In 1999, a first-of-its-kind program took flight at Western University due in large part to the personal commitment and dedication of the late Tom C. R. Lawson.
Mr. Lawson, a veteran and honorary member and chairman of the Snowbirds 431 Air Demonstration Squadron, envisioned an academic program that combined courses in aviation management with professional flight training.
He worked side-by-side with University officials and personally invested – including building a flight centre and purchasing aircraft – to launch the Commercial Aviation Management (CAM) program in DAN Management and Organizational Studies at Western.
Without Mr. Lawson, says Captain Brian Morris, director, Flight Operations and Industry Liaison at Western, the program, which is the only four-year university degree in aviation management in Canada, would not have taken off. “That’s the simple truth,” he says. “Tom made it happen. It was a very significant undertaking.”
Today, Western’s CAM program, which combines a bachelor’s degree in Management and Organizational Studies (BMOS) with specialized courses in aviation and professional flight training, is receiving another boost – this time in memory of its benevolent founder.
The Lawson Foundation has donated $156,000 to the program to establish an annual $6,000 scholarship in Mr. Lawson’s honour.
The Thomas C.R. Lawson Award in Commercial Aviation Management (Flight Training) will be awarded to a full-time student enrolled in the third or fourth year of the program who maintains a 70 per cent average and demonstrates an aptitude for aviation.
“The Lawson Foundation is pleased to establish this award to honour Tom and celebrate his tremendous professional and philanthropic contributions to the London community,” says Marcel Lauzière, executive director of the Lawson Foundation.
Mr. Lawson’s passion for flying led him to get involved in organizing airshows and starting a flight training school, says his son, Ted Lawson. “It was at this point that he helped to develop the CAM program at Western, confident that it would give future pilots the background they would need for lifelong success in aviation. This award will help realize that vision.”
According to Morris, the scholarship is the largest of its kind for students in the program. “It’s really wonderful that Tom’s name lives on in this award and that through this generous gift we can educate the students as to Tom’s role in establishing the program,” he says.
In the 15 years since the launch of the program, the approximately 300 graduates have seen and done it all in the field of flight – from flying tourists to Cancun to piloting Canada’s Prime Minister halfway around the globe on CanForce01.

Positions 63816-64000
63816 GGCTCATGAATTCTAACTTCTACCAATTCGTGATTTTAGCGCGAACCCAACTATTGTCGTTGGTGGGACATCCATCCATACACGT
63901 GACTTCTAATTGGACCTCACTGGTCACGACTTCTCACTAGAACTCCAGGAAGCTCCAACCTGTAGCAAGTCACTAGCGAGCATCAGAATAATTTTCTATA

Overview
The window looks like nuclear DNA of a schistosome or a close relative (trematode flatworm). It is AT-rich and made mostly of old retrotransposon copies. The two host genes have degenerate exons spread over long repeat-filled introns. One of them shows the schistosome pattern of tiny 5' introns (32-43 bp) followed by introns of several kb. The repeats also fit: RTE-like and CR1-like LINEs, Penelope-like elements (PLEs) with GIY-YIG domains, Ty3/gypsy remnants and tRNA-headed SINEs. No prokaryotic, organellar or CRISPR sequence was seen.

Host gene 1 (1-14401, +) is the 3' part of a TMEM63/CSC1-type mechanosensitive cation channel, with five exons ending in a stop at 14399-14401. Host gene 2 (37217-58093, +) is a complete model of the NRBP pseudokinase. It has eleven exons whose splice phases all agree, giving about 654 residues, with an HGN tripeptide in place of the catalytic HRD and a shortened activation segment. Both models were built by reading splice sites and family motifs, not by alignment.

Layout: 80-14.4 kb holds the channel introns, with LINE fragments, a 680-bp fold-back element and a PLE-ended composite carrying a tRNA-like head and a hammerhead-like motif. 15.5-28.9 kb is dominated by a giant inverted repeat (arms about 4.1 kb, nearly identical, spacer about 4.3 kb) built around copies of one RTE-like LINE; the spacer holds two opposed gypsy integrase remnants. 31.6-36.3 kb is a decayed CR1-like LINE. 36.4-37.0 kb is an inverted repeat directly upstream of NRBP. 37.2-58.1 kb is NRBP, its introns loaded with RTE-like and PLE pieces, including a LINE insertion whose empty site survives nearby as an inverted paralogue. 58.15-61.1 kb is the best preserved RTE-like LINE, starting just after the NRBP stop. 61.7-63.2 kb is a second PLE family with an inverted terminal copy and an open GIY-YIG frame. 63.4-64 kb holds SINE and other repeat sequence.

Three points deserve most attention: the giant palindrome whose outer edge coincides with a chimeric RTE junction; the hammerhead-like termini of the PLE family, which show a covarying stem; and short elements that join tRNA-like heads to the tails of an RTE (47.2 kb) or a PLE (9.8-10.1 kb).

And what makes the program particularly unique, says graduate First Officer Steve Kurzbock, BMOS’03, currently a pilot with WestJet, is that it sets graduates up to not only pilot an aircraft, but to also work with an airline from a managerial perspective.
“As a pilot you benefit from understanding business operations, marketing and economics, as well as how to work in a team,” says Kurzbock. “Western offers all that through this program.” Kurzbock was a member of the first graduating class of the program and was fortunate to discover the program when he thought he’d have to put his dreams of becoming a pilot on hold in favour of getting a university degree.
“I wanted to become a commercial pilot all my life,” says Kurzbock. “When I stumbled upon this program I realized it was the perfect fit – and it’s worked out very well for me.”
For Captain Conor Murphy, BMOS’07, who chose the military route and currently flies a Hercules tactical air transport aircraft for the Royal Canadian Air Force, the program taught him time management, prioritization and the skills to perform in spite of challenges. “The curriculum at Western is top-notch,” says Murphy. “A lot of what I learned is still applicable today.”
And while Murphy received financial support from family and from the military to complete his degree (flight training is an added $20,000 per year in addition to regular tuition), he recognizes the significance of a $6,000 annual award to a student in the program who may be facing financial hardship.
“This award could make a world of difference for a student trying to excel,” says Murphy. “Excellence fosters excellence and a little competition goes a long way. I hope the student who receives this award has traits like Tom Lawson – hard-working, motivated and community-minded.”
For more information about the CAM program, or to make a donation to Social Science, please contact Laura Maniago, Social Science development officer (519.661.2111 ext. 84959 or firstname.lastname@example.org).
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